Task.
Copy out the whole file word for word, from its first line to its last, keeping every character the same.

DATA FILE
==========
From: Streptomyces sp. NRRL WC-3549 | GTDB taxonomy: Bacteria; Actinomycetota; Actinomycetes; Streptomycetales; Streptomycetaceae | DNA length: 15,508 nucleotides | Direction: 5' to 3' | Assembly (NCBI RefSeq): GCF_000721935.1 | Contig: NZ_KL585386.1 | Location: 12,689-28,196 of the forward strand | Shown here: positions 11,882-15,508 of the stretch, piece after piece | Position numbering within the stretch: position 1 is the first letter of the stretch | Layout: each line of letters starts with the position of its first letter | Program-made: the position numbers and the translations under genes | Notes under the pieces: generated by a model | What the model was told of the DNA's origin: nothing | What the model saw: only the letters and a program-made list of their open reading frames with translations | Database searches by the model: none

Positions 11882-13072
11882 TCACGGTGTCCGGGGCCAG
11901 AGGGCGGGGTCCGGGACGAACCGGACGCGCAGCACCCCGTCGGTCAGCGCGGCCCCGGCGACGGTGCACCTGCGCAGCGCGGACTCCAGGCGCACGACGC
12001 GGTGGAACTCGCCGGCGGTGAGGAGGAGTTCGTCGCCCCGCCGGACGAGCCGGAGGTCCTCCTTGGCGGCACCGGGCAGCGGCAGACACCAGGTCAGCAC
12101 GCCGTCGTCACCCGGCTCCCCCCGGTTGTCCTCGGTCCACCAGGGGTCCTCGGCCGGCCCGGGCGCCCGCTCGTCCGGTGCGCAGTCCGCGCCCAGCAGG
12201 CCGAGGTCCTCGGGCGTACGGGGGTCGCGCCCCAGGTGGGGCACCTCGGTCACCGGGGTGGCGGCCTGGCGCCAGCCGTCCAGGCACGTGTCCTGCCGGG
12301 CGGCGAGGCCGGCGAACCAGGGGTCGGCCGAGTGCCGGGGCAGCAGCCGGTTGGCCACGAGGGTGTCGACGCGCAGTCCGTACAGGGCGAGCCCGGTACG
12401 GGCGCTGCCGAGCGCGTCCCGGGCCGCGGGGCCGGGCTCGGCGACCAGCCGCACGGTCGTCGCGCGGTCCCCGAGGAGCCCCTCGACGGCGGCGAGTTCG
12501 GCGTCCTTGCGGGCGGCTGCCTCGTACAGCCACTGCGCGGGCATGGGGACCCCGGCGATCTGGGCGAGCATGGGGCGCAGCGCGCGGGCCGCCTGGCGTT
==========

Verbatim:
From: Streptomyces sp. NRRL WC-3549 | GTDB taxonomy: Bacteria; Actinomycetota; Actinomycetes; Streptomycetales; Streptomycetaceae | DNA length: 15,508 nucleotides | Direction: 5' to 3' | Assembly (NCBI RefSeq): GCF_000721935.1 | Contig: NZ_KL585386.1 | Location: 12,689-28,196 of the forward strand | Shown here: positions 11,882-15,508 of the stretch, piece after piece | Position numbering within the stretch: position 1 is the first letter of the stretch | Layout: each line of letters starts with the position of its first letter | Program-made: the position numbers and the translations under genes | Notes under the pieces: generated by a model | What the model was told of the DNA's origin: nothing | What the model saw: only the letters and a program-made list of their open reading frames with translations | Database searches by the model: none

Positions 11882-13072
11882 TCACGGTGTCCGGGGCCAG
11901 AGGGCGGGGTCCGGGACGAACCGGACGCGCAGCACCCCGTCGGTCAGCGCGGCCCCGGCGACGGTGCACCTGCGCAGCGCGGACTCCAGGCGCACGACGC
12001 GGTGGAACTCGCCGGCGGTGAGGAGGAGTTCGTCGCCCCGCCGGACGAGCCGGAGGTCCTCCTTGGCGGCACCGGGCAGCGGCAGACACCAGGTCAGCAC
12101 GCCGTCGTCACCCGGCTCCCCCCGGTTGTCCTCGGTCCACCAGGGGTCCTCGGCCGGCCCGGGCGCCCGCTCGTCCGGTGCGCAGTCCGCGCCCAGCAGG
12201 CCGAGGTCCTCGGGCGTACGGGGGTCGCGCCCCAGGTGGGGCACCTCGGTCACCGGGGTGGCGGCCTGGCGCCAGCCGTCCAGGCACGTGTCCTGCCGGG
12301 CGGCGAGGCCGGCGAACCAGGGGTCGGCCGAGTGCCGGGGCAGCAGCCGGTTGGCCACGAGGGTGTCGACGCGCAGTCCGTACAGGGCGAGCCCGGTACG
12401 GGCGCTGCCGAGCGCGTCCCGGGCCGCGGGGCCGGGCTCGGCGACCAGCCGCACGGTCGTCGCGCGGTCCCCGAGGAGCCCCTCGACGGCGGCGAGTTCG
12501 GCGTCCTTGCGGGCGGCTGCCTCGTACAGCCACTGCGCGGGCATGGGGACCCCGGCGATCTGGGCGAGCATGGGGCGCAGCGCGCGGGCCGCCTGGCGTT